East Lansing takes part in protests, BLM movement

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Protesters seen on Gunson and Grand River. Photo by Austin Winslow.

Since the death of George Floyd in Minneapolis, the world has moves toward equality and recognition of black lives. Floyd’s death has reached people everywhere, including in the East Lansing area.

Students at Michigan State and members of organizations have felt the need to express what they can do to help the movement.

Michigan State College Democrats are a group at Michigan State University that have been active on social media is the. The club’s social media chair Connor Crennell has been very active on social media towards the Black Lives Matters movement

“It’s been hard to create a coordinated response since our members are spread across the state working on different things” Crennell said.  “We’ve been active on social media and supporting the movement.”

Crennell saidother than social media, the best way to see change in social justice starts in Washington.

“The top priority for anyone wishing to support the movement should be to participate in the election this November,” said Crennell. “Solidarity on social media is important but no real change is going to happen unless our representatives are aligned with the ideals of the movement.”

He also emphasized from a federal viewpoint, the administration has not handled both the pandemic and the recent civil rights crises.

Junior public policy student and state chair of the Michigan youth climate strike, Natalie Kalass.

“We need to make sure to amplify black voices and take this opportunity to hear them” Kalass said. “We need to create safe spaces and have conversations deprioritizing white comfort.”

Kalass, who is white, said how they have just as much of an impact and responsibility based off of one’s privileges.

“White people have a responsibility to recognize our privilege and educate ourselves,” Kalass said. “Have those conversations that make you uncomfortable, and educate those in your family, friends, and community.”

Kalass, similar to Crennell, said she believes that a lot starts from voting for those who are “actively fighting the system.”

Another perspective

Officers across the country are taking action in multiple fashions, whether quitting their jobs and joining protests, or even getting physical with some of the protesters.

For the East Lansing Police Department, they try to stress the fact how they want protesters to exercise their right according to the First Amendment.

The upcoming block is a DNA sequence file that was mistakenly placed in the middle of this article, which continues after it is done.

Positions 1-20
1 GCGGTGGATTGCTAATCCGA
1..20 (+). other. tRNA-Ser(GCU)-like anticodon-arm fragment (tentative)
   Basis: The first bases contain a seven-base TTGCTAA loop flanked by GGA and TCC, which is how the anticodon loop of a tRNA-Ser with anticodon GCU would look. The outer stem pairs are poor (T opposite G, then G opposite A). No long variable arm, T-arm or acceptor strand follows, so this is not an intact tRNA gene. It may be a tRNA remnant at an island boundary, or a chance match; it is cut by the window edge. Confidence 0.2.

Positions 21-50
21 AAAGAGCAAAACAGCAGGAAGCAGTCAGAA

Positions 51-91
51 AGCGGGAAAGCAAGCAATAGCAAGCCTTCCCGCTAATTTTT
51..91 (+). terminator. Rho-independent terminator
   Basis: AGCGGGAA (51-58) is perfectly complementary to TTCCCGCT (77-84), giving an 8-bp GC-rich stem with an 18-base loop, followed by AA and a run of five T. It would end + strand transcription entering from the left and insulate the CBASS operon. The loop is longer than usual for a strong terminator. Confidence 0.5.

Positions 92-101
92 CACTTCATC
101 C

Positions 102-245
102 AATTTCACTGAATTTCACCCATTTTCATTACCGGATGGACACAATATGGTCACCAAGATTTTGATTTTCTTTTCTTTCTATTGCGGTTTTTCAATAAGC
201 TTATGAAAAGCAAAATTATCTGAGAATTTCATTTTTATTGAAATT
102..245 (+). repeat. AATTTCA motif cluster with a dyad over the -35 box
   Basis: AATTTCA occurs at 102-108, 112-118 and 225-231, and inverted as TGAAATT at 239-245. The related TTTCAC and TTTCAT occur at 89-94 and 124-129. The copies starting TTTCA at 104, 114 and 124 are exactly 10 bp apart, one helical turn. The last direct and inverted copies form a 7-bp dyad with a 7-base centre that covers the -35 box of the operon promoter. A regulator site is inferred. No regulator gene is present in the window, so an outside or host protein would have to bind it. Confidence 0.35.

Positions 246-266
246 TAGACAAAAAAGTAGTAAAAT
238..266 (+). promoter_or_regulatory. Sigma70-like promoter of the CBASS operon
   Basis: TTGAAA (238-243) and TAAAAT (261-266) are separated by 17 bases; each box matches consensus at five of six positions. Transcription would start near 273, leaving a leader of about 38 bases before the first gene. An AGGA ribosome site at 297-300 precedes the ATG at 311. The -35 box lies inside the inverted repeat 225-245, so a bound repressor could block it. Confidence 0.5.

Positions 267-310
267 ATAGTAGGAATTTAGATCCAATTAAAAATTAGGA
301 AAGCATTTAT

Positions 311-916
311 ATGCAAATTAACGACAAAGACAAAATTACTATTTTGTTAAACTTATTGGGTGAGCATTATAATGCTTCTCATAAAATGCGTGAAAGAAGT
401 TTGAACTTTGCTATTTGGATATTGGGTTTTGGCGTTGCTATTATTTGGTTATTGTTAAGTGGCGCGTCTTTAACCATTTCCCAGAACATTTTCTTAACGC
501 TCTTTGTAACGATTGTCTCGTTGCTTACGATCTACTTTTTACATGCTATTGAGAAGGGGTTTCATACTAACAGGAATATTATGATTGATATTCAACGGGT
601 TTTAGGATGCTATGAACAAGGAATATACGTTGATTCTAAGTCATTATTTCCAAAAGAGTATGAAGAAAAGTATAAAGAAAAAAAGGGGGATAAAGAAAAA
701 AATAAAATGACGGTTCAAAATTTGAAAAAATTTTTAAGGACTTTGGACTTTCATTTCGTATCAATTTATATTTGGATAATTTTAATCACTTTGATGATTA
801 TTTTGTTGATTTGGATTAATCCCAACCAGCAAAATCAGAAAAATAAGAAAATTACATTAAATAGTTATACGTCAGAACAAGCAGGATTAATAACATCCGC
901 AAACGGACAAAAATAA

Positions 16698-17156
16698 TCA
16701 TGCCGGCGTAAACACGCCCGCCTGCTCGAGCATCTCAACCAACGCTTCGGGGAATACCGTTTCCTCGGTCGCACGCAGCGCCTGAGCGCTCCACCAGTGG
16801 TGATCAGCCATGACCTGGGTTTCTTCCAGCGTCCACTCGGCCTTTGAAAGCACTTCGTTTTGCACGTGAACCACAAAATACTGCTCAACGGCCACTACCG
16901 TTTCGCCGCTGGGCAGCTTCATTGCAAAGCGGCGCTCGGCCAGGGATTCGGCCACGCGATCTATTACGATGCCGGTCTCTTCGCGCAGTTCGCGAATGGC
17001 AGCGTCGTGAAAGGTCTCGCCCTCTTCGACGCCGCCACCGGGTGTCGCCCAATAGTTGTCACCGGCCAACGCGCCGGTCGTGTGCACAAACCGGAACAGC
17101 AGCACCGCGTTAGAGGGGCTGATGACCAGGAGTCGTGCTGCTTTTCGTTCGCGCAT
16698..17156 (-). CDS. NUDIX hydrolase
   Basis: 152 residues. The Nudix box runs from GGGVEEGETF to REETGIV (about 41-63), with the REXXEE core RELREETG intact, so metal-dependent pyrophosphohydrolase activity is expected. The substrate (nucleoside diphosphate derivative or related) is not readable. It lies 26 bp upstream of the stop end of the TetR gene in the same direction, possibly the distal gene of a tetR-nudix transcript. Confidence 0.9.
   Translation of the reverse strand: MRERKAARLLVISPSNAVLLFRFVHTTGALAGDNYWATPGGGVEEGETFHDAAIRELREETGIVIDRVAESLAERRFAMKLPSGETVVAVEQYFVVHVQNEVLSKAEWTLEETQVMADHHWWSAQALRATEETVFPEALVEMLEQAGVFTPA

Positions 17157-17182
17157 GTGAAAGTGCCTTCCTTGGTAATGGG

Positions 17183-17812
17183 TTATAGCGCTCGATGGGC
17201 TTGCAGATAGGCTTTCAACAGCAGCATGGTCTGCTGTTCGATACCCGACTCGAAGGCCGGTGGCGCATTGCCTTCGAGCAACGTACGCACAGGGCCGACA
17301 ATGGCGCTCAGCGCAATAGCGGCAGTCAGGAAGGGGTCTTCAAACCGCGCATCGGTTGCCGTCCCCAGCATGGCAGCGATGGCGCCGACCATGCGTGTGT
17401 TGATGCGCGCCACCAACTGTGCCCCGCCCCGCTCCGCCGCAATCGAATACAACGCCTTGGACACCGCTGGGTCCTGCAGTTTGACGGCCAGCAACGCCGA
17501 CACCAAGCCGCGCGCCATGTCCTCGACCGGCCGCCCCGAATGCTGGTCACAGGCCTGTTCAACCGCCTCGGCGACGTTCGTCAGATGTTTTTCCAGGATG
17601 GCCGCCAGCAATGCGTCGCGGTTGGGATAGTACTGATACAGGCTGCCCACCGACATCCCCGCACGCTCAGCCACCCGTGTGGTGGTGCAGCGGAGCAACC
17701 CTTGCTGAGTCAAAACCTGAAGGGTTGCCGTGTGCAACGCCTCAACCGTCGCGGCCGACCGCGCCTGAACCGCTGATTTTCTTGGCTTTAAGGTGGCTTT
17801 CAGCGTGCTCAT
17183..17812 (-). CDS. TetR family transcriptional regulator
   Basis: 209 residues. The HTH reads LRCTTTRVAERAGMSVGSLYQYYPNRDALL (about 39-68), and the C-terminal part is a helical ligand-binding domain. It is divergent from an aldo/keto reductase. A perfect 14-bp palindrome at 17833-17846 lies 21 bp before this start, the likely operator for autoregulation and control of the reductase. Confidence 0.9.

The East Lansing Police Department is listening. After many days of global protests following the death of George Floyd, ELPD Interim Chief Steve Gonzalez said his department is taking it all in and making sure voices are heard.

“Our operation model is to do everything to protect protesters and facilitate as they can exercise their First Amendment right and allow them to be safe,” Gonzalez.

Gonzalez said he told his officer to officers to make sure the protesters are being safe by directing traffic so the protesters do what they have to do.

In the most recent protest on June 7, and in the video and photos below, that is exactly what they did. 

Protesters say names of those killed unarmed. Video by Austin Winslow.

Along with his say on how East Lansing is handling those wanting to protest, defunding the police has also been a recent push among many on social media and across the news.

“Definitely a conversation that is out there and  a well-thought-out comprehensive conversation needs to be had,” he said. “There’s a school of thought to reduce the budgets and redirect that to social services.” Gonzalez said how from the perspective of a law enforcement, the profession is going to change, with the hope of it being “positive,” according to Gonzalez.

Gonzalez saidhe and the rest of the department are trying to let the people’s voices be heard.

“I cannot stress enough how we are listening to protesters. Certain changes can be implemented and some can be slow,” he said.

With the police needing to take a different approach to the protest, both are trying to adjust to the movement getting to East Lansing. Both “parties” are approaching the protests differently, while at the same time with the peaceful end in mind.

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